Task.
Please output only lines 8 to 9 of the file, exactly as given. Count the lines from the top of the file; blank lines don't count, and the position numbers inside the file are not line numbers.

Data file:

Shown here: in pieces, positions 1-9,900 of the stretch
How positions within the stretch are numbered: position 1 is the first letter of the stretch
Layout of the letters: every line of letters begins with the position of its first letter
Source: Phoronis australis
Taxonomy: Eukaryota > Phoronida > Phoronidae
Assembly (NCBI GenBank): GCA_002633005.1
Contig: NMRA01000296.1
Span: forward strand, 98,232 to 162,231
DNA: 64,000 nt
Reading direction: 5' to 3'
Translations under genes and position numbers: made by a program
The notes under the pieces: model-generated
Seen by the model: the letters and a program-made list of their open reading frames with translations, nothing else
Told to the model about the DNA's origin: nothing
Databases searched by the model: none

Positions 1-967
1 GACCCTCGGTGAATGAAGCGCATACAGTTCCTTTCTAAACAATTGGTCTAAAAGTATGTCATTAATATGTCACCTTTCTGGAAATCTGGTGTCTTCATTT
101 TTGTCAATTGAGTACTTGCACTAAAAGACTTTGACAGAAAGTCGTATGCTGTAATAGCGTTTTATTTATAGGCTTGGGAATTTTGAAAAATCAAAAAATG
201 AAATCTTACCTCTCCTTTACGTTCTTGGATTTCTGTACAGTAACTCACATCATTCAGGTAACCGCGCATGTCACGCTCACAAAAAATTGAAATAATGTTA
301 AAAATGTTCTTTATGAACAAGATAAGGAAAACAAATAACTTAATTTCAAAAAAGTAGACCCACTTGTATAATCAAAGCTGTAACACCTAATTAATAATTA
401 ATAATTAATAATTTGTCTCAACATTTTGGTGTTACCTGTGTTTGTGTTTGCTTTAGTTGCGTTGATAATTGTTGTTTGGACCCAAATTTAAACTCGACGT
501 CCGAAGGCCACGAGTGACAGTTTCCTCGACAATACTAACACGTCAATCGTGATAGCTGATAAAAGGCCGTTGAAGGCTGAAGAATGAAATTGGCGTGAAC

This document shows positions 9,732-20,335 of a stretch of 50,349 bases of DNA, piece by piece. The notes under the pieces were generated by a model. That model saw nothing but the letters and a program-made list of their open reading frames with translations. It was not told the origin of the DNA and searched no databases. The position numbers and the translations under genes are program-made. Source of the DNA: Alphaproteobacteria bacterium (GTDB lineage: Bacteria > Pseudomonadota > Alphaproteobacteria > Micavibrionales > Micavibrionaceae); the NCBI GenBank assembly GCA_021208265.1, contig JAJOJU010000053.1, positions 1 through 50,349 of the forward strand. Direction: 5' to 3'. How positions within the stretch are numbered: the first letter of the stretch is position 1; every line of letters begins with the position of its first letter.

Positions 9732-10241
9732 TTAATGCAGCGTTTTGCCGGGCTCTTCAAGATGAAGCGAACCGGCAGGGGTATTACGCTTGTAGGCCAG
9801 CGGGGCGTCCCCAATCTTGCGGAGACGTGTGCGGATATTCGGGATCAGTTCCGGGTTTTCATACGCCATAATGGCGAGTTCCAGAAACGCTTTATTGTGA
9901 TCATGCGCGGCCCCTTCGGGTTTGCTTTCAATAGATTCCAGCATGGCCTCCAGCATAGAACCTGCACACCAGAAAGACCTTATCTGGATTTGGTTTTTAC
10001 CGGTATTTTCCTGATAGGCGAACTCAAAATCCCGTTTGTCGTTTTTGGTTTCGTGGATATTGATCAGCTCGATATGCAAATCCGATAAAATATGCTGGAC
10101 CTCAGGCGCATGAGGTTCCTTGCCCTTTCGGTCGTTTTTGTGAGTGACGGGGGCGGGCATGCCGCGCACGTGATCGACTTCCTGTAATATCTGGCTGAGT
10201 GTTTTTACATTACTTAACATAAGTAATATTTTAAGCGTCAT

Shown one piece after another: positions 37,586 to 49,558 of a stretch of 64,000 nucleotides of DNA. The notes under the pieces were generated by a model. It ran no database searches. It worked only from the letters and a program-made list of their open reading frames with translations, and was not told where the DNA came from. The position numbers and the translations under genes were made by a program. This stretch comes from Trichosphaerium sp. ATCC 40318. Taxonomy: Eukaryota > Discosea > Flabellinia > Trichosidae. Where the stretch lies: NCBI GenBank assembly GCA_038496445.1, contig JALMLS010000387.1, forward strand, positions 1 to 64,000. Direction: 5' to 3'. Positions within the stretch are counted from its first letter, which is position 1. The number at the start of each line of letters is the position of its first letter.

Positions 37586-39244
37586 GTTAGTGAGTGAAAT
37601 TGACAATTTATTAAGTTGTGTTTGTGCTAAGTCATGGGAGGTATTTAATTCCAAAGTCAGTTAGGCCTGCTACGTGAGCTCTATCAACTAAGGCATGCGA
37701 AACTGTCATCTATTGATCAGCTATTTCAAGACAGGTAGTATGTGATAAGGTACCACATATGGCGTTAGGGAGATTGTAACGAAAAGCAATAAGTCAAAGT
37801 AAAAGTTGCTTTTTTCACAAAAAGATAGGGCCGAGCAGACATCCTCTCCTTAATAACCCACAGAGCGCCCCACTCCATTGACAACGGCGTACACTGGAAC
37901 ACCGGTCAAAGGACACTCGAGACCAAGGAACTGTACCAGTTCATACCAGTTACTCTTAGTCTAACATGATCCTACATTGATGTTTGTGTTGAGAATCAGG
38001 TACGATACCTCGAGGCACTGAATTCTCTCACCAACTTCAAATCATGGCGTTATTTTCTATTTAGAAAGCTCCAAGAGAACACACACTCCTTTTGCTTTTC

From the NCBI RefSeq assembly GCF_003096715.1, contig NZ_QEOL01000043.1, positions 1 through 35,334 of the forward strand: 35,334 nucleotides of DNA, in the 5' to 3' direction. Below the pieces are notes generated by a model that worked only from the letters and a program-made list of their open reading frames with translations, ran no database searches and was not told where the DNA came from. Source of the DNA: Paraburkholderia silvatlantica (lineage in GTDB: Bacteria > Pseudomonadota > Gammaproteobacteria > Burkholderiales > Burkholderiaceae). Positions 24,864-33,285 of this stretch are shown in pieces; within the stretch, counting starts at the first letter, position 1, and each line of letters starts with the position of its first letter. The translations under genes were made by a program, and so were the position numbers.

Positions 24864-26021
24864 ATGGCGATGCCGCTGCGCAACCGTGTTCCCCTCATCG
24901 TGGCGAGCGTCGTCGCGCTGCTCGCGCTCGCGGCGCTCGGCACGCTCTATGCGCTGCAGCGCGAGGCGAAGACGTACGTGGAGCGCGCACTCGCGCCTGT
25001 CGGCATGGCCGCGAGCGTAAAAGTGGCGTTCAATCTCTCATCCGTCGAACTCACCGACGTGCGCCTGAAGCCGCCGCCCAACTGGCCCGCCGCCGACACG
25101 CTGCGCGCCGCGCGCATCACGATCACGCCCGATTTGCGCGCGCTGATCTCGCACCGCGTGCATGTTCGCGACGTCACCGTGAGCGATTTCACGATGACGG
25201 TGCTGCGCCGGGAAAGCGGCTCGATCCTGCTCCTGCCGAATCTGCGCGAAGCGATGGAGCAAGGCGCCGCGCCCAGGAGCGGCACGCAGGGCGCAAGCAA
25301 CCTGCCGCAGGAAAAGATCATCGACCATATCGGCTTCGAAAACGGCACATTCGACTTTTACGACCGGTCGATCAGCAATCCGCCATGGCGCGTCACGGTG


Span: forward strand, 98,232 to 162,231
DNA: 64,000 nt